Earlier today the U.S. ambassador to NATO threatened to “take out” a new kind of Russian missiles:
The U.S. envoy to NATO on Tuesday said that Russia must halt development of new missiles that could carry nuclear warheads and warned that the United States could “take out” the system if it becomes operational.
The U.S. and Russia have for some time disagreed about the INF treaty. The Intermediate-Range Nuclear Forces Treaty was signed in 1987 between the Soviet General Secretary Gorbachov and U.S. President Reagan. It prohibits land based (not sea based) nuclear capable systems with a range of more than 500 kilometers and less than 5,500 kilometers. The agreement came to pass after the Soviets stationed SS-20 missiles in East Europe. NATO responded with the Pershing II deployment. The problem with these missiles was warning time. Fired at a relative short range they threatened to overwhelm one side before it could respond. The missiles thus destroyed the equilibrium of Mutual Assured Destruction (MAD). The INF treaty banned these missiles.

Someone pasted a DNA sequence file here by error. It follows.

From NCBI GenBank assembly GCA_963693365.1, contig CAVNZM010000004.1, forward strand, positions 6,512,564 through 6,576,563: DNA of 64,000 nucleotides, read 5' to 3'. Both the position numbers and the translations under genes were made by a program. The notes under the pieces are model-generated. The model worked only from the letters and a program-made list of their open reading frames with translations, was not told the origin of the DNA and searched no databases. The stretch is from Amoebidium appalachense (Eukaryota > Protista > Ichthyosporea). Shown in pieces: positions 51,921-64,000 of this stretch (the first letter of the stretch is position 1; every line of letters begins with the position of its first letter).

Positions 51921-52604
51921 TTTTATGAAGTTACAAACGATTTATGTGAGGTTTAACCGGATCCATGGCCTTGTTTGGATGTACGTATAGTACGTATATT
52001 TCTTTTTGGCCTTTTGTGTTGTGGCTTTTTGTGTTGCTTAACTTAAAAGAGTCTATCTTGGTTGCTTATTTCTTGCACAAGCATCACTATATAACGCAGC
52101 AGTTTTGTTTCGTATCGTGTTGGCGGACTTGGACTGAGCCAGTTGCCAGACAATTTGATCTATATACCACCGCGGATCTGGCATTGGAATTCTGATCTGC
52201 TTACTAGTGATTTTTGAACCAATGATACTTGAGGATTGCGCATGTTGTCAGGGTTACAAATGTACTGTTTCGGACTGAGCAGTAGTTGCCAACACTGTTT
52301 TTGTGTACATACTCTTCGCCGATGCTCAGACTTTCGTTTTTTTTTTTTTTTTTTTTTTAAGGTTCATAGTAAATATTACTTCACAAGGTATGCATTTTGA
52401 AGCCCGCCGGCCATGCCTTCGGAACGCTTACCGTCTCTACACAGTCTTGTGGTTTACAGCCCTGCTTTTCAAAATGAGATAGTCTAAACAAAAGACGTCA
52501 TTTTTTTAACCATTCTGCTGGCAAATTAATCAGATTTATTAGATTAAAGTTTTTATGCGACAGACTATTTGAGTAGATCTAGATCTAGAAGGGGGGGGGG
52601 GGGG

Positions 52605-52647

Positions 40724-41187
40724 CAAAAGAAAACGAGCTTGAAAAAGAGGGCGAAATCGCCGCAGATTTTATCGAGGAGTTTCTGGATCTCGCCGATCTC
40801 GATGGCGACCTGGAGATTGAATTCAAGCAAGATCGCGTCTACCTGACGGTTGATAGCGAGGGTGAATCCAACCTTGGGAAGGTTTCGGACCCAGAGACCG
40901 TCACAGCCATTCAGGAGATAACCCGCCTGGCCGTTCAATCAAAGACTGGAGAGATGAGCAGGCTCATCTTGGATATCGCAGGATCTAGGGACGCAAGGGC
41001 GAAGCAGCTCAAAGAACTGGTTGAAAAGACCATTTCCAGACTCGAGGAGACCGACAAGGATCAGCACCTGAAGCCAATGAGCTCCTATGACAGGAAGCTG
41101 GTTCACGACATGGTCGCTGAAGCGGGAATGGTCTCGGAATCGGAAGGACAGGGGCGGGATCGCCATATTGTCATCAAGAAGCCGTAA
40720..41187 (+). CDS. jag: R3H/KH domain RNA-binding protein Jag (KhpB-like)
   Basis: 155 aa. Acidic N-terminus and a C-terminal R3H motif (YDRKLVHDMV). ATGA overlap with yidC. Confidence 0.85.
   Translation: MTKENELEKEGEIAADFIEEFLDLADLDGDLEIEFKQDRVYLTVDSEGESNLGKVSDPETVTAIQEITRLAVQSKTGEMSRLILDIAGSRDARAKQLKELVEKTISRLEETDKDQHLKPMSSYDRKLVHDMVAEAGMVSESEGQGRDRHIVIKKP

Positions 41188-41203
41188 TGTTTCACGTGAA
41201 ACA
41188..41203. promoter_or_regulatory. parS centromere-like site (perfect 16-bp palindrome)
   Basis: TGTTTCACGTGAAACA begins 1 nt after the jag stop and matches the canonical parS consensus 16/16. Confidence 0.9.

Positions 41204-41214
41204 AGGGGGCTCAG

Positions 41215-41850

Russia said for years that the U.S. broke the INF agreement when it stationed missile defense systems in Europe to allegedly take out North Korean and Iranian intercontinental missiles. The missile defense missiles could be armed with nuclear warheads and could probably be used in a surface-to-surface mode. Previously deployed U.S. Nike-Hercules ‘air defense’ missiles had such capabilities. The National Defense Authorization Act for the year 2018 calls for (pdf, pg 240):
Losing Military Suprem…
Check Amazon for Pricing.
… evaluating existing U.S. missile systems for modification to intermediate range and ground-launch, including Tomahawk, Standard…